Author Interview – Robin Lythgoe

Robin Lythgoe is an author of fantasies, forging enchanted and inspired fiction. It is my pleasure to introduce her to you here on No Wasted Ink.

Author Robin LythgoeHello! I’m Robin Lythgoe, and I’m an author. It’s incurable, but I will suffer through it as best I can. So far, so good! I write fantasy books and stories, I make maps and dabble in Photoshop, I collect and read books, I consume copious amounts of chocolate. Dark. (Because milk chocolate is a color, not a flavor!)

When and why did you begin writing?

I think my love of writing goes hand in hand with my love of reading. I grew up in a family of dedicated readers (seven of us!). Not only did they read to me, but they instilled a tremendous love of reading. I was “writing” before I could master the alphabet, with my oldest sister playing the part of a scribe. In elementary school I wrote one particular story that my teacher liked so much that she had me read it in front of the class. I was nervous. The kids loved it. Then she sent me to another, older class. The response was so positive that it lifted me right up into the dream of wanting to be an author when I grew up. It didn’t seem entirely practical, and for a while other work took up my time, and then my children came along and distracted me further. I do have a picture, though, of me sitting at an old Apple IIe with a squalling baby in my lap as I try to write. Now I have no more excuses!

When did you first consider yourself a writer?

MMmm, that’d be around age 4. After that I wrote short stories, poetry, and the beginnings of several novels. The real sense of accomplishment came when I actually finished one of them — and then there was no going back.

Can you share a little about your current book with us?

As the Crow Flies, is the fast-paced story of a sarcastic, untrusting (and untrustworthy) thief blackmailed into fetching an impossible bauble for an even less trustworthy wizard. He is tasked with finding a dragon’s egg in a world where dragons are rare as hen’s teeth. What’s at stake? His true love. And who does he get paired with? The thief-taker who’s been dogging his trail for years. The two men, at completely opposite ends of the law, must learn to work together or lose everything. And if they do succeed, it could mean the end of the world as they know it.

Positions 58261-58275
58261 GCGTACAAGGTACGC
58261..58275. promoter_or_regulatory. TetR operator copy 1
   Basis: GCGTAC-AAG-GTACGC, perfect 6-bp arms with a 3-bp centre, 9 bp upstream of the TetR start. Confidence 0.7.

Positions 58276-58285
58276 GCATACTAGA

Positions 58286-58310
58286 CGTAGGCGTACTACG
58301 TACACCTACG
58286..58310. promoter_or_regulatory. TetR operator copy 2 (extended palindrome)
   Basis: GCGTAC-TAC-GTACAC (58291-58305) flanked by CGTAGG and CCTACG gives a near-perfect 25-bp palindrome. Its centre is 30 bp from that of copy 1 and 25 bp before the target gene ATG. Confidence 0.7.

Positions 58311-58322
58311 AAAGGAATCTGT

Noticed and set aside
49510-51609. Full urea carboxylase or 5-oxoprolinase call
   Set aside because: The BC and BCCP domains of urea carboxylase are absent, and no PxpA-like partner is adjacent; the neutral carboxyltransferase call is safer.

I’m also working on an epic fantasy series featuring a character near and dear to my heart. It’s in a much more serious vein but, once again, dragons feature.

What inspired you to write this book?

I have to say that I always have scenes and characters and ideas bubbling around in my head. Some of them end up in a note file, but one particular scene grabbed me (the opening scene), and it didn’t let me go until Crow got his adventure.

Do you have a specific writing style?

I hope so! I am told that I have a very strong voice, which is a great compliment! I’ve read a really wide variety of books from fantasy to westerns, thrillers, romance, historical fiction, adventure, encyclopedias (really) — and did I mention fantasy? All of that has had an impression on me, and it has given me a broad base to draw from.

How did you come up with the title of this book?

It was not easy at all. I had a great title, but then the book didn’t quite fit it, so I changed it. Twice. Still didn’t like what I had, so I wrote down everything I could think of and everything I could scrounge up from the internet about crows or birds or journeys. As the Crow Flies fit the story to perfection, but… there are several other books by that name. Some authors and friends suggested a few others, but they didn’t “fit” and didn’t focus on Crow the way I wanted the title to do. So I guess what? I went back to As the Crow Flies.